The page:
To sum it up succinctly, it’s Instagram for medical doctorsCreated by Dr. Joshua Landy, a critical care doctor, it’s a mobile platform that allows medical images to be shared for educational purposes. It has recently received $4M in Series A funding led by Union Square Ventures, and there are constantly new features coming out that are promising.

At the heart of it, Figure 1 lets health care professionals do something they have been already doing better, share medical photos. From interesting xrays and ECGs to strange rashes and sometimes gory pathology, Figure 1 is also a community where people can comment and teach around these images.

It also addresses the concerns of patient privacy, by letting users de-identify images with black markers and boxes before they are uploaded. There’s also a built-in feature where you can ask for patient consent before uploading.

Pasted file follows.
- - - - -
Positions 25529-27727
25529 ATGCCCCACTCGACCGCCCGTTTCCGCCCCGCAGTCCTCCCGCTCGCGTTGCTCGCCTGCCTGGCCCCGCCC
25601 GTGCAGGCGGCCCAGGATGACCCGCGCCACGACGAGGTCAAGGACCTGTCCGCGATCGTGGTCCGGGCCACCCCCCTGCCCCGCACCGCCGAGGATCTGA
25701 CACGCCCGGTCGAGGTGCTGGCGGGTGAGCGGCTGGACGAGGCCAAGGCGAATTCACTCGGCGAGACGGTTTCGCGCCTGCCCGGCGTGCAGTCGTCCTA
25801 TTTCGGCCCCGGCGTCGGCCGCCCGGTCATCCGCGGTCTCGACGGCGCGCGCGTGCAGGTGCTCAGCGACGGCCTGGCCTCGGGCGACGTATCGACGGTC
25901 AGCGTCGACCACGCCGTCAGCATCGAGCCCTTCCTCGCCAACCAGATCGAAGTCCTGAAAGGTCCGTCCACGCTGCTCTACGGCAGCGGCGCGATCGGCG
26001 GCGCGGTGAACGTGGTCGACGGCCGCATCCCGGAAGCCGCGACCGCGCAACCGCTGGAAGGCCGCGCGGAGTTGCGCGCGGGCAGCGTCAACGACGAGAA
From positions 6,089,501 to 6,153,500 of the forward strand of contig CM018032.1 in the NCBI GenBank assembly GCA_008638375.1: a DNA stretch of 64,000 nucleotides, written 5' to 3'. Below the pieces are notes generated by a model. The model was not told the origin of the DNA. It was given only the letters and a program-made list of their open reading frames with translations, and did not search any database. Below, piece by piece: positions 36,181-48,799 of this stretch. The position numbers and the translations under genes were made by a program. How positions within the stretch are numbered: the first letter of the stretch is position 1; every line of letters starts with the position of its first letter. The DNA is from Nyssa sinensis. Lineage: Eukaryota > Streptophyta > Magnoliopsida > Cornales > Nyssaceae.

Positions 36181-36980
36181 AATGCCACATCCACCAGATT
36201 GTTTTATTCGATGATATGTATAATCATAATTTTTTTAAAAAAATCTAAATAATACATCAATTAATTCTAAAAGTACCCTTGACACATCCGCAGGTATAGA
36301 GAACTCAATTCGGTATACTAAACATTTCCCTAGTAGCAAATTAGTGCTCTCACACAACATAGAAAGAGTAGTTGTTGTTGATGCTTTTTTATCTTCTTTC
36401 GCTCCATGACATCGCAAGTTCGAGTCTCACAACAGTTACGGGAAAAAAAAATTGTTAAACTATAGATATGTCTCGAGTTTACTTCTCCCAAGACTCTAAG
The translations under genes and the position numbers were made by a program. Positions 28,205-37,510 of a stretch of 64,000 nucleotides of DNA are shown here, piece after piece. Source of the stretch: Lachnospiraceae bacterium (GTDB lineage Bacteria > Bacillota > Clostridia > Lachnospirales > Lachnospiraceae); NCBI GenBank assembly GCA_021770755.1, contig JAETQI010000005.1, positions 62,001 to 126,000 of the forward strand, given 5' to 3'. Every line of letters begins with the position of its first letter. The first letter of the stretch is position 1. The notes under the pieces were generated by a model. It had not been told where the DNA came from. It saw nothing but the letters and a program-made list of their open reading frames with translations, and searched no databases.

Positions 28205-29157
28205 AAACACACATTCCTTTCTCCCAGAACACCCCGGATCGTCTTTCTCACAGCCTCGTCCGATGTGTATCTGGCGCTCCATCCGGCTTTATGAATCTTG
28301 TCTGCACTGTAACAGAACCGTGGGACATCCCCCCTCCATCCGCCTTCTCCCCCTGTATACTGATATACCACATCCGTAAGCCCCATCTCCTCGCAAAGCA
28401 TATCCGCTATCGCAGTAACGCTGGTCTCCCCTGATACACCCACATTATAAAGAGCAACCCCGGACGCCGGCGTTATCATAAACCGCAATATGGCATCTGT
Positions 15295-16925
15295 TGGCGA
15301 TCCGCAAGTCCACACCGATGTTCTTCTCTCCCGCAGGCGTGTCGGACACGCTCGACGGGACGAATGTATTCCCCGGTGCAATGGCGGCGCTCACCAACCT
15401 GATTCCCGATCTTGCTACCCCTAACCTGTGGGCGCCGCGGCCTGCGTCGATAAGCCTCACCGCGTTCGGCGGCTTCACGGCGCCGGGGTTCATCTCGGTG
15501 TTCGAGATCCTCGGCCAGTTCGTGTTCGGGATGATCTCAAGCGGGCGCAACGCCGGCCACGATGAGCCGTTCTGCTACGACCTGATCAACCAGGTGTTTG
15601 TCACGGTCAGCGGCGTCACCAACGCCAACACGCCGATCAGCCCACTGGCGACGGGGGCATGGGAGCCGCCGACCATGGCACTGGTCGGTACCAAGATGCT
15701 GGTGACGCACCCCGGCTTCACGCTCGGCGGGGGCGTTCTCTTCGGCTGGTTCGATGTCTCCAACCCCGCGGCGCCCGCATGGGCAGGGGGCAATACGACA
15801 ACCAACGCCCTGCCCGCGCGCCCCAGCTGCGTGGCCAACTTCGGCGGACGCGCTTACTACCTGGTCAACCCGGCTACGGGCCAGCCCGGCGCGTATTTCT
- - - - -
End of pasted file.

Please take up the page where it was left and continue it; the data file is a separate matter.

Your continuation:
The interface is clean and simple. In the last year that I have been using this app, there has been tremendous growth and improvements. Over 100,000 health care professionals are in the community, and the interface has become better and better

ImageDiscussion

There’s also a feature where you can browse through a series of image. In this case a CT scan of the abdomen uploaded by penguinophile (who has many excellent radiology images) is posed as a question. The most interesting part is often the discussion that takes place and the educational experience of learning in a community.

Anatomical Specialty

You can also browse by anatomical location or specialty if there are areas that interest you.

User Profile

Finally, the community is what makes Figure 1 unique and having a platform for users to upload images interact is what really drives the app. Pictured here is my profile and some of the pictures I have collected over the years. As you can see, you can have your profile verified for credibility.

I look forward to the many coming features including customized feeds depending on specialties and users, and better notification systems.

Join me on Figure 1 – a free medical image library for healthcare professionals. To sign up, visit: http://download.figure1.com/twcc

N.B. – I am part of Figure 1’s beta testers, and have used a referral link in this post. 

How to Pack a Suit for CaRMS Part 2